Allow me to back-up and explain what I mean by a striving writer. This is a term I have adopted from Melanie Meehan who explains it beautifully in her forthcoming book, Every Child Can Write, from Corwin. Here’s an excerpt from the introduction of Melanie’s book:
While some people think of these students as strugglers or high-need students, for the rest of this book, I will refer to them as our striving writers. I prefer the term striving to struggling because striving implies effort, and I want to believe that everyone is wired and at some point willing to try; people don’t choose to struggle.
Striving writers might have obstructions in their learning pathways that get in the way of their cognitive engagement. In addition to learning disabilities or processing disorders, they could also have inconsistent or incomplete skill sets from previous years. Our strivers may have missed out on instruction because of various reasons; maybe they received some sort of intervention during writing time. Maybe they moved from a district without a strong writing program. Maybe they didn’t master an earlier concept that was foundational to the development of other skills. For example, many of the skills within writing are developmental, and they might have been not quite ready to learn how to form letters when it was taught. Without that skill, they missed out on how to create words and sentences. Whatever the case, a gap starts to form within the writing life of strivers, and without intervention and targeted instruction, that gap has the potential to widen.
It is more work to curate an array of mentor texts that will reach students of different writing/reading abilities for each unit one teaches. However, if we’re committed to differentiating instruction, then it’s important to use a variety of mentor texts to meet students’ needs. This doesn’t mean having 15 – 20 mentor texts per unit. Rather, having at least five mentor texts — of varying levels of difficulty — for each unit of study is helpful. (Not sure where to start? Check out our archive for posts about mentor texts that can help you find more titles you can use with your writers.) Easy readers and early chapter books can help striving writers to lift the level of their writing just as much as a middle grade novel can help another writer who is ready for a more complex text.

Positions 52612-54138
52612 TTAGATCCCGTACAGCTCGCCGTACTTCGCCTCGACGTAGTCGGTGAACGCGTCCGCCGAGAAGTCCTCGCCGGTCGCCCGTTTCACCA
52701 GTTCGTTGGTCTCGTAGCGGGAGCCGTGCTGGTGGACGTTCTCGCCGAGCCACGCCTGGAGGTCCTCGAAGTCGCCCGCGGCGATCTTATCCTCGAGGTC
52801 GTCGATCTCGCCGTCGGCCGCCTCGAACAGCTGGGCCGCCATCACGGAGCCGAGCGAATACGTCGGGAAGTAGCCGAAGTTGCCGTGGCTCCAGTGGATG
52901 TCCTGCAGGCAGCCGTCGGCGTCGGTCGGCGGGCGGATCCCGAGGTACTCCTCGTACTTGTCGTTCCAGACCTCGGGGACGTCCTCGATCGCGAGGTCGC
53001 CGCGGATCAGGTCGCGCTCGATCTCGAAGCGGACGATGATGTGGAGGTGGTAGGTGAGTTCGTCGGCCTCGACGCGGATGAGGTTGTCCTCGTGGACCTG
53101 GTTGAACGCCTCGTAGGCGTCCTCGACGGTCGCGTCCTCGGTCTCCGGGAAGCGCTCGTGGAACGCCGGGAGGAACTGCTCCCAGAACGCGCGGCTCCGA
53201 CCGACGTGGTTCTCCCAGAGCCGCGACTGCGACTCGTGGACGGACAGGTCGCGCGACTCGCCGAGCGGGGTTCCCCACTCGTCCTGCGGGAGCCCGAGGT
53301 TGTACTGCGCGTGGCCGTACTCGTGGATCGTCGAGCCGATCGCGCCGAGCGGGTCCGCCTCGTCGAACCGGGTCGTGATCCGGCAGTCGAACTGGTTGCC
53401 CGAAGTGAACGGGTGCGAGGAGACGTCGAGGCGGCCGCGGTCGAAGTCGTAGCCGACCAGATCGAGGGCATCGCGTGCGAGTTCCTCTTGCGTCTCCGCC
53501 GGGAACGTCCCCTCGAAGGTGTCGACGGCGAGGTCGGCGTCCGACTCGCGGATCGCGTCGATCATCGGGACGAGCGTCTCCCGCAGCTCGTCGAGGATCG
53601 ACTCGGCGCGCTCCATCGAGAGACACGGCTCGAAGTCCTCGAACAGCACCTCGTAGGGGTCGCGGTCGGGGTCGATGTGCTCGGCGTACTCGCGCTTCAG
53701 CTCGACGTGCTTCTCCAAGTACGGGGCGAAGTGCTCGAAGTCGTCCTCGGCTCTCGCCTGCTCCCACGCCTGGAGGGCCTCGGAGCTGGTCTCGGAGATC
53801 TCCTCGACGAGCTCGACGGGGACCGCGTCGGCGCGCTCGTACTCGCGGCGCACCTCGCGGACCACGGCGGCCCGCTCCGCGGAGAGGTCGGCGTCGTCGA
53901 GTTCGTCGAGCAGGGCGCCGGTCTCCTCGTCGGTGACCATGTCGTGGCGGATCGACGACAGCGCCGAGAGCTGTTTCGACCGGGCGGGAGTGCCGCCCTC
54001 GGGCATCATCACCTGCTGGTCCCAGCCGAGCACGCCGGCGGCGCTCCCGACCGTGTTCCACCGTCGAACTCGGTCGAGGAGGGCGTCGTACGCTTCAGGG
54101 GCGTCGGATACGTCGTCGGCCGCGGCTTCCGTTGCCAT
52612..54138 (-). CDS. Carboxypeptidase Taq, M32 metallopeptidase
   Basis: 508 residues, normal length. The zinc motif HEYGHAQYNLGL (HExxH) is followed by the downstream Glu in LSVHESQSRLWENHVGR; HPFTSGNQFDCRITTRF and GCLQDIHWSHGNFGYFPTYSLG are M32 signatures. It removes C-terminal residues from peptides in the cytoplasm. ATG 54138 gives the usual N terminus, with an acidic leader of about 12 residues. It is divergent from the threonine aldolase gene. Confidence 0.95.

Two weeks after the crinkle cookie debacle, we had another snow day. This time, I selected a Black Bottom Cupcake recipe to make. Black Bottom Cupcakes are something I had made before so I felt confident having my kids help. (Ari did small jobs while baking.) I read through the recipe with Isabelle, in advance of baking, so she’d understand the order in which we’d be making the recipe. She helped me gather all of the ingredients to have on our island before we started. While baking, I noticed she exuded confidence as she measured the dry ingredients, whisked the dry and wet ingredients, and spooned the batter into the cupcake tins. She had a smile on her face before, during, and after the cupcake-making experience. Plus, she asked to bake again soon!
The desire to bake again at the end of a positive baking experience reminds me of how we want writers to feel when they leave a conference. We want kids to feel excited about trying out the strategy we’ve taught. Enthusiasm should be just as high at end of a writing conference as it was for Isabelle wanting to bake more after feeling successful for baking a recipe that was new to her.